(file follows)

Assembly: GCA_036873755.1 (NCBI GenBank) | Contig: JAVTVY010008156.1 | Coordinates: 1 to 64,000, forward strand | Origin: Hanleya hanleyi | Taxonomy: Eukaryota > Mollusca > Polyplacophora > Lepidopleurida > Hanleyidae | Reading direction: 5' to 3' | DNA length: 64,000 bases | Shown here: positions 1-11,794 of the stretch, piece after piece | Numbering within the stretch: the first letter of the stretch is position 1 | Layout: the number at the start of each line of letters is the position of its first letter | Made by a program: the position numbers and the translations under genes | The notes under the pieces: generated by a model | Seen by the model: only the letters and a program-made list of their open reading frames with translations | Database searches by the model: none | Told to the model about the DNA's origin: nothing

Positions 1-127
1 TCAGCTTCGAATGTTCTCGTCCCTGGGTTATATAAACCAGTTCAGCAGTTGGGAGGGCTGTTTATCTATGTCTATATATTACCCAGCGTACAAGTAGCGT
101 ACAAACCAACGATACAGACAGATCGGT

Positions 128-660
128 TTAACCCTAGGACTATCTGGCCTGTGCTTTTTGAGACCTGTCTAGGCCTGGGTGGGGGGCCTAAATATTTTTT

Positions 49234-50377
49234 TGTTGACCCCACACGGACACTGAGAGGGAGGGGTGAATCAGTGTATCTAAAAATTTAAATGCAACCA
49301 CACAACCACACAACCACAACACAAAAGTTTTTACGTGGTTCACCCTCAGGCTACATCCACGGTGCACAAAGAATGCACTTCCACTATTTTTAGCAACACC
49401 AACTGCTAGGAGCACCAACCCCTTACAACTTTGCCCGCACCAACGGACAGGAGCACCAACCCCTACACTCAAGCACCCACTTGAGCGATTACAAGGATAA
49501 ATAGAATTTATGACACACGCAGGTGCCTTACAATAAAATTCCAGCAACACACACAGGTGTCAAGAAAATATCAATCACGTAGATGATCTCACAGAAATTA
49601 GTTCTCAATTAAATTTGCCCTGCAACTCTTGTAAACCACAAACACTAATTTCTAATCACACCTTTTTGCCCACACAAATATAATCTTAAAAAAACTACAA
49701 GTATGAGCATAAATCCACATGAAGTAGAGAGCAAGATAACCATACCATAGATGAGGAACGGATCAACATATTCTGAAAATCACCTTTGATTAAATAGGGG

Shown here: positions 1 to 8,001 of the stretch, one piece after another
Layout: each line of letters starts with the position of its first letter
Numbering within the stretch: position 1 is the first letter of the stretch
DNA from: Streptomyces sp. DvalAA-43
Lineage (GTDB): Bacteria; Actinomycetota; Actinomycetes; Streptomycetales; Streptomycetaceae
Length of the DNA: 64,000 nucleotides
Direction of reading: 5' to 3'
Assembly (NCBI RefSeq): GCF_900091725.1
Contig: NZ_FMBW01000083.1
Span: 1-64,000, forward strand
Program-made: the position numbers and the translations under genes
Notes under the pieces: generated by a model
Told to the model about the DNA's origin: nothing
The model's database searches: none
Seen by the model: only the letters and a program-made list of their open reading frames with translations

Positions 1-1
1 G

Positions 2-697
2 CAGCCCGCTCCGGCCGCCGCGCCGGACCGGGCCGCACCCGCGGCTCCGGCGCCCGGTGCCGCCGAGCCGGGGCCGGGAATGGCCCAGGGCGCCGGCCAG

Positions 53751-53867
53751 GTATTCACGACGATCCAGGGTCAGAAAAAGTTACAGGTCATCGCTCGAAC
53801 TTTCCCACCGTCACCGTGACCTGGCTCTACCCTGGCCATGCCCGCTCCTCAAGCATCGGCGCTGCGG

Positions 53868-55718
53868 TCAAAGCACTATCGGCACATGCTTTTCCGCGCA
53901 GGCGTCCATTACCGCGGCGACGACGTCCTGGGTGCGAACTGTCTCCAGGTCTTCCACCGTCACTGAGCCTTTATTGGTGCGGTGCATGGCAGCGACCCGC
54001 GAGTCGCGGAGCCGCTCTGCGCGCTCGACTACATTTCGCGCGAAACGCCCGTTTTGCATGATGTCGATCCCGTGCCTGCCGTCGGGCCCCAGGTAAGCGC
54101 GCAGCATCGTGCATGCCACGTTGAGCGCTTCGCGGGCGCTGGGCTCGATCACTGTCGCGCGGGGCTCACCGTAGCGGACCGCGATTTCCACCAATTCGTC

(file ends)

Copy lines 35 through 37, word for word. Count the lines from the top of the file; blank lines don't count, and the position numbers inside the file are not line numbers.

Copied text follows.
53801 TTTCCCACCGTCACCGTGACCTGGCTCTACCCTGGCCATGCCCGCTCCTCAAGCATCGGCGCTGCGG

Positions 53868-55718
53868 TCAAAGCACTATCGGCACATGCTTTTCCGCGCA